I’ve always been quite a conscious person when it comes to my buying choices. I’ve never been an impulse buyer or a trend victim, although of course I’ve wasted money on things I didn’t need or stuff I only bought because it seemed cool. However, especially since last year, I’ve been putting some restrictions on what I buy and I always try to look for alternatives first. I’ve also been shifting more towards sustainable choices and I focus more on the origin of what I buy. In this blog post I share the questions I ask myself before proceeding to checkout, in order to make more conscious, ethical and eco-friendly choices. So before your next purchase: ask yourself these!
Can I buy this second-hand?
Oh, the joy of second-hand purchases! I always feel like such a winner whenever I find something really nice in a thrift store or I can get a beautiful piece off my grandma’s attic. Very much cheaper, but also more sustainable! Whether it’s clothes, interior stuff, books or even tools: check a few second hand stores to see if they have what you’re looking for. It’s a great way to prevent someone else’s items going to waste and you don’t have to invest in something brand new – which is good both for the environment (as you don’t invest in more pollutant production processes) and for your wallet.
I like to simply shop at local thrift stores (de Kringwinkel) or stop by Think Twice. I’ve also been scooping around online on United Wardrobe where I’ve found a beautiful Paloma Wool jumpsuit, and you can also check for vintage sellers in your country through ASOS Marketplace. And I love visiting second-hand stores when travelling!
Can I buy this locally and independently?
Not always easy but very much important: try to shop from a local brand or store. Preferably, also choose one that’s independent – so not part of a big, global corporation. By shopping locally, you keep your money in your own community instead of investing it in abroad. But it’s also just a great way to support small brands that are still lead by passion and real people. I always think: when I buy from a small company, an actual person does a little happy dance. That’s something you don’t get from multinationals! Extra conscious-points when the products are also made in your own country or at least your continent, because that means they don’t have to be transported really far to get to you and you reduce your ecological footprint, too.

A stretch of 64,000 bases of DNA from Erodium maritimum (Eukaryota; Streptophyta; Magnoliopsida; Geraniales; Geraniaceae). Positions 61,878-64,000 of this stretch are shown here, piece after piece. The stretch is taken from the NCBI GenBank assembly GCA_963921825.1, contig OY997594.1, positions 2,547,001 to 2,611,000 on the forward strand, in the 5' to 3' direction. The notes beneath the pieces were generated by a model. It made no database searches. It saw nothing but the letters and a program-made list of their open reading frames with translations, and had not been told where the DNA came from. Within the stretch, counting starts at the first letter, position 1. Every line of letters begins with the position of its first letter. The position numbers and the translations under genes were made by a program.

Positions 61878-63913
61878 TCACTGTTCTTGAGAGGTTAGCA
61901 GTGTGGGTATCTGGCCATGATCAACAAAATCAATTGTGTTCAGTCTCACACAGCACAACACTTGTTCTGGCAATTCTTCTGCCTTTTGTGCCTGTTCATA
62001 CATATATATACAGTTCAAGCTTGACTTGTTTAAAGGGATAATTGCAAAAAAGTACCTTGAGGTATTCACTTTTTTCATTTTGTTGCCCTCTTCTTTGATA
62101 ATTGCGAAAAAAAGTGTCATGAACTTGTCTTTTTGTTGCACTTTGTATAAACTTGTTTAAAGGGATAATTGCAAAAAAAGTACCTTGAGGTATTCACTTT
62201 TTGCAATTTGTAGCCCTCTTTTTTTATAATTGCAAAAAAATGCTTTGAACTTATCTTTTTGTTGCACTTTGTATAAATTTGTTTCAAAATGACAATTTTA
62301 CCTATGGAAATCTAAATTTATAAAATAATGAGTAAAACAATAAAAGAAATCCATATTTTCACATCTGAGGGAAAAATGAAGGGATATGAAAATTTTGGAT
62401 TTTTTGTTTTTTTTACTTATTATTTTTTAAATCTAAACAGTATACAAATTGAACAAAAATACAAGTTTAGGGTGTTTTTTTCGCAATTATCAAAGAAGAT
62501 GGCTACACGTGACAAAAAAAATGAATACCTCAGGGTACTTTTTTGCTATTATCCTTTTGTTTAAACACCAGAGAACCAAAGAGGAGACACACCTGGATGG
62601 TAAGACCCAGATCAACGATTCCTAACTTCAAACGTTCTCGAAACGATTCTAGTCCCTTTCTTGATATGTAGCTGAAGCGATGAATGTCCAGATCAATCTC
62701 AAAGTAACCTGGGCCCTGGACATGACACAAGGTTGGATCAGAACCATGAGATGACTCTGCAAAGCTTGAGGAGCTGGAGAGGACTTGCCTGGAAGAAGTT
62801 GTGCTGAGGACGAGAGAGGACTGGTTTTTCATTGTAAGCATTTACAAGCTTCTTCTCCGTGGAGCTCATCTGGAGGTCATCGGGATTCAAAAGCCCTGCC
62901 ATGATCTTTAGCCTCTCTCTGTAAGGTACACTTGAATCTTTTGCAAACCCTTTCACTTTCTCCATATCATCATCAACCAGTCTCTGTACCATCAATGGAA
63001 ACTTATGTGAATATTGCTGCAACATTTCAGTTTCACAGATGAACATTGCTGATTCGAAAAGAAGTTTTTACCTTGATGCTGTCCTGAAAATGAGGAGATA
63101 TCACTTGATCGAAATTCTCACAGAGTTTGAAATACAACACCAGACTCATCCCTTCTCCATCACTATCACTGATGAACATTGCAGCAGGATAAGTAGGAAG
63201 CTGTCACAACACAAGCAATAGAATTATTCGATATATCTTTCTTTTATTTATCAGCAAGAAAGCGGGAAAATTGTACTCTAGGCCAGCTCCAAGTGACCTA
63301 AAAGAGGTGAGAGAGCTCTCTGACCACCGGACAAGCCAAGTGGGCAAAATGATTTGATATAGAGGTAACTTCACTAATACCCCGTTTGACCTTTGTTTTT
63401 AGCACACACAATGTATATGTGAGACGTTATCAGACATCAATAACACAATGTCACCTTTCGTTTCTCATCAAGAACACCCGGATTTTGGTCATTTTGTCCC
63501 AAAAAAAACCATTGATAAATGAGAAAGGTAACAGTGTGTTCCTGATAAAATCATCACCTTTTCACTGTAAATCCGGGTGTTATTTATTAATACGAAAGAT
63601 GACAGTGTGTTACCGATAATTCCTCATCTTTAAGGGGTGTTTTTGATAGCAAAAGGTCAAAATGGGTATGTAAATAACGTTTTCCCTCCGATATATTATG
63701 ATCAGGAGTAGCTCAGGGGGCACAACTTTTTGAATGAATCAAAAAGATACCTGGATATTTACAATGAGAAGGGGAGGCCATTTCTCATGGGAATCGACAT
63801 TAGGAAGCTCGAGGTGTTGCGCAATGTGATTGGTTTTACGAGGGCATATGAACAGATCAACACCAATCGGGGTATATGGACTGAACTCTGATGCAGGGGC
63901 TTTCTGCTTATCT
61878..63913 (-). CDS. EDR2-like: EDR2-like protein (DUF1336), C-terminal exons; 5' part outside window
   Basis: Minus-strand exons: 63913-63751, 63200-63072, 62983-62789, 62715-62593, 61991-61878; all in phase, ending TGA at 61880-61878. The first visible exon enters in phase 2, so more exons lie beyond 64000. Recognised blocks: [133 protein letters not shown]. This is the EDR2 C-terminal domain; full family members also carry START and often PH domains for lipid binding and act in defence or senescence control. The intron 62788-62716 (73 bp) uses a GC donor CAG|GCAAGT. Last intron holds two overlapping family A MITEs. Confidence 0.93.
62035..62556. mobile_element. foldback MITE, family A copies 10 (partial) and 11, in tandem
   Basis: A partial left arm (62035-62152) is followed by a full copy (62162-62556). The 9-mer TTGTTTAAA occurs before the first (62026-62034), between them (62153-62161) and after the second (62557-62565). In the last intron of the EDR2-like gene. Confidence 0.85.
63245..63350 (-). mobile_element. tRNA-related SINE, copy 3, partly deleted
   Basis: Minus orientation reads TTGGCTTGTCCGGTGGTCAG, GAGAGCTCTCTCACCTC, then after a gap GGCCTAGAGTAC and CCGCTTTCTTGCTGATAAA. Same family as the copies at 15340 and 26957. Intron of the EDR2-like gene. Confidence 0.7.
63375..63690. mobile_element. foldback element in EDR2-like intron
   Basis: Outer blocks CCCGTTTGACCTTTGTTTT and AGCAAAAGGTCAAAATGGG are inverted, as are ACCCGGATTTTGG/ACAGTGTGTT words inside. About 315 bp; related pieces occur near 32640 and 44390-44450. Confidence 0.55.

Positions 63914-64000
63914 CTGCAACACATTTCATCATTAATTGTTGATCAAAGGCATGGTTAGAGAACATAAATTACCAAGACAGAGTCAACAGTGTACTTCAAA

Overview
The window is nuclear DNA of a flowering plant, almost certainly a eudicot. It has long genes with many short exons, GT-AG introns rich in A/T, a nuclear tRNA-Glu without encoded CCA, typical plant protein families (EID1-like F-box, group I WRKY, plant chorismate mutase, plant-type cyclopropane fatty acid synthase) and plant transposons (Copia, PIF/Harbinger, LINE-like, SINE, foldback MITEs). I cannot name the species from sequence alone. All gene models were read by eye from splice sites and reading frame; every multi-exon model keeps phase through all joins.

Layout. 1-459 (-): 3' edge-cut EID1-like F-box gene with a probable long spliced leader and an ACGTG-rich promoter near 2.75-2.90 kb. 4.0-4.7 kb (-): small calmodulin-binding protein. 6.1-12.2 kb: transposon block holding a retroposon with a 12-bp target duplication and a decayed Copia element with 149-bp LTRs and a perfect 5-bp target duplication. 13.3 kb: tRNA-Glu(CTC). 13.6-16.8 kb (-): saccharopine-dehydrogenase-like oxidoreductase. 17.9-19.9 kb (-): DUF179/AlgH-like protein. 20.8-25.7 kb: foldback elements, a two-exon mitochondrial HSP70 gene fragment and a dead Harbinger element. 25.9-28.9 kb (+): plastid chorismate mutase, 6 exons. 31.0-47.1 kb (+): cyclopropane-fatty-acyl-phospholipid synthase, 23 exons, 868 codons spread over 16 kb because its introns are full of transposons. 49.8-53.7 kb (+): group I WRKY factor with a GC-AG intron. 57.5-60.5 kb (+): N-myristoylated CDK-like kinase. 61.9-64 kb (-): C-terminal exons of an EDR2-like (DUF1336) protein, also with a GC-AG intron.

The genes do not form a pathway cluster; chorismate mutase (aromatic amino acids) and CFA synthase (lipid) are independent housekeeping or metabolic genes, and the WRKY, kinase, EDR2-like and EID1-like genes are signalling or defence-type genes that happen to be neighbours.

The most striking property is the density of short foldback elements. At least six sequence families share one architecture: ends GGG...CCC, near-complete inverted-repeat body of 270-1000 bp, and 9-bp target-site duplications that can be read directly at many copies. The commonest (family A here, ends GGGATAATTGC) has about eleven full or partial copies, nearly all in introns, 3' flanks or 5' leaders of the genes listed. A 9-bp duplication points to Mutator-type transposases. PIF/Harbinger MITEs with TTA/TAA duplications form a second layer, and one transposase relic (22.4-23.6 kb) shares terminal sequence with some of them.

Buying local can go from vegetables to shoes, so it’s best to just look around and do some research on where things come from and what’s to be found in your neighbourhood.
Can I buy this sustainably manufactured?
If I can’t buy something second-hand, my next move is looking for sustainable brands who offer what I’m looking for. It’s always quite easy to find brands who work with organic materials and produce in an ethical way. What I do find hard, is finding them in Belgium and for a reasonable price. Sustainable products are mostly a lot more expensive than your usual fast fashion brands and that doesn’t necessarily mean the quality and longevity is better.
Doubting about the sustainability of a certain item? A nice tool for clothing is Rank A Brand, where you can enter a certain fashion company and see how sustainable they really are.
Can I buy this in a physical store?
I’ve only really started being conscious about how much I buy online a few weeks ago. It’s such a convenience to get things delivered at your door, especially when you’re quite busy and you don’t live in a city full of cool stores. But it’s also a burden for the environment. Having a van driving around and stopping at your door for just one product is a bit of an unnecessary luxury, no?
If you do only have the chance to buy something online, because it can’t be found anywhere near you or you you can’t leave the house, avoid choosing next day delivery or other fast-shipping options. Wanting an item delivered at your door the next day (or even worse, the same day) is very unethical towards drivers. They often have to deliver 200 packages a day. If you do the maths, that’s simply not possible in an 8-hour workday unless they deliver a package every 2 minutes. No wonder they often just throw your package into your hands at delivery or even just drop it at your door.
There’s a very interesting shift of some online stores offering a not-urgent delivery. That way they can just deliver your package when there’s more to deliver in your neighbourhood. A really good idea in my opinion, both for the climate and the workload of drivers.
Conscious shopping is not a yes-or-no story, of course. For me it’s always about looking for alternatives and finding an option that’s ecological and ethical. My first choice will always be second-hand because I focus mostly on circular economy and minimalism, and I’ll always try to buy local and in-store. However, it’s not a sin if that doesn’t work out and it’s not the end of the world if I do end up buying something from a multinational or online shop.
I believe in small choices making big differences, so I hope I’ve been able to inspire you to make some more conscious choices too! And don’t forget the most important question of them all: do I actually really need to buy this?